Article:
Tap water trouble? Coming up dry on your internet search?

We discovered there's not enough trustworthy help online for common water issues, so we made Tips for Taps, the dependable guide for keeping your water healthy.


Buying a home water treatment system gives you more control over your own quality, but knowing the difference between point-of-entry (POE) or point-of-entry (POU) can help you find the best filter options.

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Suffering from dry, brittle, or even green tinted hair? While water is often treated to a baseline standard for human consumption, there is still a lot of variability in water chemistry. Variations in that chemistry may be wreaking havoc on your locks. Read on to learn how your water quality may be affecting your hair.

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Toxic Substances Control Act requires the EPA to keep a list of all chemicals made or processed in the US. To date, there are over 86,000 chemicals in this inventory. However, loopholes in the laws for testing these chemicals have allowed thousands of potentially harmful products to enter the environment. Find out why in this newest Tips for Taps article.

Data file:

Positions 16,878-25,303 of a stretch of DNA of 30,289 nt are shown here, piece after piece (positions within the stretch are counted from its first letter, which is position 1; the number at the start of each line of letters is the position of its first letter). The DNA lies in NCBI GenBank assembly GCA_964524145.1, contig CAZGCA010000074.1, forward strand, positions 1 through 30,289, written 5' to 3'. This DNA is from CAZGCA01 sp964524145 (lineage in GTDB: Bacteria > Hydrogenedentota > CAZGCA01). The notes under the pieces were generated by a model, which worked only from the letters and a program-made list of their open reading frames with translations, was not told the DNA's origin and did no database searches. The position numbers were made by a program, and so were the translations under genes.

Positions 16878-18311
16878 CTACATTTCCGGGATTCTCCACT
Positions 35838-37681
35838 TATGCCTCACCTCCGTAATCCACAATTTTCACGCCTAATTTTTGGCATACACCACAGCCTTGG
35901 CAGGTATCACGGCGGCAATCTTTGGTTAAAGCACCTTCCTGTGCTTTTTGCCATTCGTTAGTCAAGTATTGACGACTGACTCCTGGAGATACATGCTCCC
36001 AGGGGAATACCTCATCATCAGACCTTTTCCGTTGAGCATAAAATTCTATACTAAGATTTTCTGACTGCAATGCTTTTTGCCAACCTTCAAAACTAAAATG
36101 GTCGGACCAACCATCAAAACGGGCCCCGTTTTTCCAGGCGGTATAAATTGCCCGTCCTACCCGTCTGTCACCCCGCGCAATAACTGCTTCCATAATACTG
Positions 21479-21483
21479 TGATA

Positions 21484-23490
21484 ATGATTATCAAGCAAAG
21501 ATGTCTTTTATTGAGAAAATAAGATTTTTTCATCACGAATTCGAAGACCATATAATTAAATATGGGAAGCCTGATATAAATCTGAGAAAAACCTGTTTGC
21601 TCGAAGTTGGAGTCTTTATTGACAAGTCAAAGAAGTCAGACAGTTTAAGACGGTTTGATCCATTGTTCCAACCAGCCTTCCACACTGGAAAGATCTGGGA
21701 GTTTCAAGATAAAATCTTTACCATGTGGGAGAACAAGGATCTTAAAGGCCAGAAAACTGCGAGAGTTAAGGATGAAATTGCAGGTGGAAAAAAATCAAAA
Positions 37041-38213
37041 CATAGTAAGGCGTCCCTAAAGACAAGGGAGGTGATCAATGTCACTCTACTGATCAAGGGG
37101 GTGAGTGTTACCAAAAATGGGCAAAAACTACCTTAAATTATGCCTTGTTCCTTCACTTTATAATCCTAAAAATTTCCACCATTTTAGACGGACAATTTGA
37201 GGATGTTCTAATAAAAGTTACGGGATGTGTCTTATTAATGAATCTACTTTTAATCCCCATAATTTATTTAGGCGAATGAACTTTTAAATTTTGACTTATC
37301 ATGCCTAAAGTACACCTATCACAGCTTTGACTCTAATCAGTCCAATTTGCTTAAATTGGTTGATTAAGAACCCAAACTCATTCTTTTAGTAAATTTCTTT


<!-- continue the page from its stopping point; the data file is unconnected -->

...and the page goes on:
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White, cloudy water coming out of the tap? There are a few causes of cloudy water. Some are harmless, but others can pose health threats if not treated. We’ve broken down some of the major signs, causes and solutions to cloudy water.

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While arsenic is regulated in water systems, the EPA maximum contaminant level is actually higher than concentrations suspected to be harmful to health. If you want to remove arsenic from your tap water, there are a few important things you need to know. We’ve broken it down into a simple FAQ sheet.

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By 2030, it's estimated that ~60% of the world’s population will live in cities with 1 million or more inhabitants. It's time to consider how urbanization will affect the quality of drinking water. Read on to learn how urban development impacts the natural water cycle, changes water quality and its availability.

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One of the many proposed changes to the EPA's updated Lead and Copper Rule (LCR) is aimed at creating better practices around lead testing and treatment. Although these drinking water regulations have existed since 1991, this is the first time a federal law would specifically require utilities to test the safety of schools they service. Read more to find out what this could mean for your children's schools.

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